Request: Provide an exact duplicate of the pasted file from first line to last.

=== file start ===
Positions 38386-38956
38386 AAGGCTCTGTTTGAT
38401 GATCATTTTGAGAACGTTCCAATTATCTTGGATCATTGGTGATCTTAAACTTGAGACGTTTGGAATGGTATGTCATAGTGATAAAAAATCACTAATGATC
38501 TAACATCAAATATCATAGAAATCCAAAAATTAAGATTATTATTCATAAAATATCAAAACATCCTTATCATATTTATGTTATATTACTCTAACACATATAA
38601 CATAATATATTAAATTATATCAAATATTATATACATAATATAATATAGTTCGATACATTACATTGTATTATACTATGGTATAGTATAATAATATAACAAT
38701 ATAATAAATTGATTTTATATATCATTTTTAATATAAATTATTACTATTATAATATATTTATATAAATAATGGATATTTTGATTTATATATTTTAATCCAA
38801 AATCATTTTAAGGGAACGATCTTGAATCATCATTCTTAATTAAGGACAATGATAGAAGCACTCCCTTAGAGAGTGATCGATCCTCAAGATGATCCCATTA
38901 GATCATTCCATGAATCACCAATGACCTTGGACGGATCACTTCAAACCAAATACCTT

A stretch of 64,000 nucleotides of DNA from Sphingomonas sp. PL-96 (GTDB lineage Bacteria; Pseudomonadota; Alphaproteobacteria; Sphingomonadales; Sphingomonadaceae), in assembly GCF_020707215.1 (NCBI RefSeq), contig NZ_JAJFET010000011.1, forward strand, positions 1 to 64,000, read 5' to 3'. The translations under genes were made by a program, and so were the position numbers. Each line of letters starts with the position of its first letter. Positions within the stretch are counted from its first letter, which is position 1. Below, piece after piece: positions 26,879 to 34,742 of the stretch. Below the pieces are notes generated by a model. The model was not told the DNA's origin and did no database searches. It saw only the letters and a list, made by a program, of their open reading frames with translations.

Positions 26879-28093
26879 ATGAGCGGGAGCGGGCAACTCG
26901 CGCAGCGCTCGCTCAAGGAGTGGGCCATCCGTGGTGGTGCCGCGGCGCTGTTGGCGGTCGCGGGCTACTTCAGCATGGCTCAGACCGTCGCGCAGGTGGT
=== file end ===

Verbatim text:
Positions 38386-38956
38386 AAGGCTCTGTTTGAT
38401 GATCATTTTGAGAACGTTCCAATTATCTTGGATCATTGGTGATCTTAAACTTGAGACGTTTGGAATGGTATGTCATAGTGATAAAAAATCACTAATGATC
38501 TAACATCAAATATCATAGAAATCCAAAAATTAAGATTATTATTCATAAAATATCAAAACATCCTTATCATATTTATGTTATATTACTCTAACACATATAA
38601 CATAATATATTAAATTATATCAAATATTATATACATAATATAATATAGTTCGATACATTACATTGTATTATACTATGGTATAGTATAATAATATAACAAT
38701 ATAATAAATTGATTTTATATATCATTTTTAATATAAATTATTACTATTATAATATATTTATATAAATAATGGATATTTTGATTTATATATTTTAATCCAA
38801 AATCATTTTAAGGGAACGATCTTGAATCATCATTCTTAATTAAGGACAATGATAGAAGCACTCCCTTAGAGAGTGATCGATCCTCAAGATGATCCCATTA
38901 GATCATTCCATGAATCACCAATGACCTTGGACGGATCACTTCAAACCAAATACCTT

A stretch of 64,000 nucleotides of DNA from Sphingomonas sp. PL-96 (GTDB lineage Bacteria; Pseudomonadota; Alphaproteobacteria; Sphingomonadales; Sphingomonadaceae), in assembly GCF_020707215.1 (NCBI RefSeq), contig NZ_JAJFET010000011.1, forward strand, positions 1 to 64,000, read 5' to 3'. The translations under genes were made by a program, and so were the position numbers. Each line of letters starts with the position of its first letter. Positions within the stretch are counted from its first letter, which is position 1. Below, piece after piece: positions 26,879 to 34,742 of the stretch. Below the pieces are notes generated by a model. The model was not told the DNA's origin and did no database searches. It saw only the letters and a list, made by a program, of their open reading frames with translations.

Positions 26879-28093
26879 ATGAGCGGGAGCGGGCAACTCG
26901 CGCAGCGCTCGCTCAAGGAGTGGGCCATCCGTGGTGGTGCCGCGGCGCTGTTGGCGGTCGCGGGCTACTTCAGCATGGCTCAGACCGTCGCGCAGGTGGT